Scandinavian carrier SAS’s parent company, SAS AB, has formally filed for re-organisation in Sweden, a measure previously indicated during SAS’s proceedings under US Chapter 11 protection.

Successful completion of this re-organisation is a condition for the airline’s Chapter 11 plan, which recently secured US bankruptcy court approval.

The company requires clearance from the Stockholm district court to open the re-organisation proceedings.

Known as ‘foretagsrekonstruktion’, the Swedish process is an option for viable businesses experiencing short-term financial problems.

If the application is accepted the court appoints a reconstructor, to draw up a re-organisation plan, and determines timelines for creditors’ meetings.

According to the Swedish court service Sveriges Domstolar a re-organisation is typically conducted over three months, with an option to extend for three months at a time.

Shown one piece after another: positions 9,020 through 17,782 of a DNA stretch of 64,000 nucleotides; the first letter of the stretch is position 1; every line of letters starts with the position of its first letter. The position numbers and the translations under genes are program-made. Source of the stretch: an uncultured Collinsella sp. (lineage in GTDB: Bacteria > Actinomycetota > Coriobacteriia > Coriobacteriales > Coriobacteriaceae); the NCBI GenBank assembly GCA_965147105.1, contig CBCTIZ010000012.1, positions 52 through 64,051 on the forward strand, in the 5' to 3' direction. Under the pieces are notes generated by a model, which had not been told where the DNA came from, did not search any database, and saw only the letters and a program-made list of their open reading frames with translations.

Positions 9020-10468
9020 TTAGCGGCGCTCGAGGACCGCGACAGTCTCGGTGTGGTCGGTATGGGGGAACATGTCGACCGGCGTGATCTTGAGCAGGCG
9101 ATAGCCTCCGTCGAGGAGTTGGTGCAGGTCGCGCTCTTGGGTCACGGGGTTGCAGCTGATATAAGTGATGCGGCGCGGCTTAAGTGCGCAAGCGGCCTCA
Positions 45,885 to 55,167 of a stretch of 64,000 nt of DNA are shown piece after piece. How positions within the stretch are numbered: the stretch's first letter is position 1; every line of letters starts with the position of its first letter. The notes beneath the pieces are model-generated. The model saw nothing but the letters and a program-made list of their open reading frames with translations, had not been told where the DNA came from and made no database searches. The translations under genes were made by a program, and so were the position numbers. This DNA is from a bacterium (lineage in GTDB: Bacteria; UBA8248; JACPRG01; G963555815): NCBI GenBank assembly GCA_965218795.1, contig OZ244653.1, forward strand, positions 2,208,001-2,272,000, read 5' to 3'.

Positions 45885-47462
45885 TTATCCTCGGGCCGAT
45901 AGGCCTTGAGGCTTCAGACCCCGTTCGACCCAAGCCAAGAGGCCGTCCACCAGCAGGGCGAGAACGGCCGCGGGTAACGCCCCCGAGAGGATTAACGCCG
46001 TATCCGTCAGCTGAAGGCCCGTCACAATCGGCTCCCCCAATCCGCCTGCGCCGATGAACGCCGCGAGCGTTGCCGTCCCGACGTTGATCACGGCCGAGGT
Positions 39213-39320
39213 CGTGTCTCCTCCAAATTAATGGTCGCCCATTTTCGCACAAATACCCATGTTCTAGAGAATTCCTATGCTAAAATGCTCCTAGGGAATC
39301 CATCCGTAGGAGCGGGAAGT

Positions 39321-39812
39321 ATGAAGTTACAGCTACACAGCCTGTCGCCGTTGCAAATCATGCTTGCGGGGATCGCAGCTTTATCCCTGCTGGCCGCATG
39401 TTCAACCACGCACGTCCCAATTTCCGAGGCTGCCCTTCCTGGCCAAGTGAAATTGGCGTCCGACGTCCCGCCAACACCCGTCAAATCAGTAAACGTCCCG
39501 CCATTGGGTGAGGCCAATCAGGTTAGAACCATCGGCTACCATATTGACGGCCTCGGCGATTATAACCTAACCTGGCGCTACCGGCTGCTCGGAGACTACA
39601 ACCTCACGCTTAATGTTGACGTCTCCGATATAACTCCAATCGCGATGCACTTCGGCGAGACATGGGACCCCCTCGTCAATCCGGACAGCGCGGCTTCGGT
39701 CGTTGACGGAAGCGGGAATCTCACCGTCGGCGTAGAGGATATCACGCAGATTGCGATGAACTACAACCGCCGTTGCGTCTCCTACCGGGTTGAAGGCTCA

Only SAS AB is covered by the re-organisation application. Neither the airline nor any other subsidiaries are part of it.


Source: SAS

SAS expects to emerge from Chapter 11 around the end of the first half of 2024

“SAS’s operations and flight schedule will remain unaffected by the re-organisation proceeding,” says the carrier. “SAS will continue to serve its customers in the ordinary course throughout this process.”

While SAS is still expecting to emerge from its Chapter 11 restructuring around the end of the first half of this year, it stresses that the effectiveness of the Chapter 11 plan remains subject to various conditions and regulatory approvals.

It has previously stated that SAS AB’s common shares will be cancelled and delisted, with no value for current shareholders of the company and only a modest recovery for hybrid bondholders.

SAS AB had around 218,000 shareholders at the end of the last financial year in October 2023. The parent company had full-year revenues of SKr872 million ($82 million) and generated a net loss of SKr1.56 billion.